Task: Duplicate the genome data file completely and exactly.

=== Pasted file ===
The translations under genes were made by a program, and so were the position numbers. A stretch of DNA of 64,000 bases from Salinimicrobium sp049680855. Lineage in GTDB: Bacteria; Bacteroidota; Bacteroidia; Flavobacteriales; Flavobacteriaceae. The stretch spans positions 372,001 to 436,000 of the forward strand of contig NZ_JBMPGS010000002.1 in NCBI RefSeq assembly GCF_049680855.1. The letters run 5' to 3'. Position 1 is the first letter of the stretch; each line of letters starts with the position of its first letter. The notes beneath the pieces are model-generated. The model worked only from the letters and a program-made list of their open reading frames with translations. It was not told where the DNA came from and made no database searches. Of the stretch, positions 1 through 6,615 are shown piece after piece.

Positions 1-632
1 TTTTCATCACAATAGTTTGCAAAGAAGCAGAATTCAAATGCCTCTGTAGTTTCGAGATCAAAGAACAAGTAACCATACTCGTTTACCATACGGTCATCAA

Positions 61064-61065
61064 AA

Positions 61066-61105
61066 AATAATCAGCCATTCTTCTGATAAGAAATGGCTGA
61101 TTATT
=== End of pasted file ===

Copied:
The translations under genes were made by a program, and so were the position numbers. A stretch of DNA of 64,000 bases from Salinimicrobium sp049680855. Lineage in GTDB: Bacteria; Bacteroidota; Bacteroidia; Flavobacteriales; Flavobacteriaceae. The stretch spans positions 372,001 to 436,000 of the forward strand of contig NZ_JBMPGS010000002.1 in NCBI RefSeq assembly GCF_049680855.1. The letters run 5' to 3'. Position 1 is the first letter of the stretch; each line of letters starts with the position of its first letter. The notes beneath the pieces are model-generated. The model worked only from the letters and a program-made list of their open reading frames with translations. It was not told where the DNA came from and made no database searches. Of the stretch, positions 1 through 6,615 are shown piece after piece.

Positions 1-632
1 TTTTCATCACAATAGTTTGCAAAGAAGCAGAATTCAAATGCCTCTGTAGTTTCGAGATCAAAGAACAAGTAACCATACTCGTTTACCATACGGTCATCAA

Positions 61064-61065
61064 AA

Positions 61066-61105
61066 AATAATCAGCCATTCTTCTGATAAGAAATGGCTGA
61101 TTATT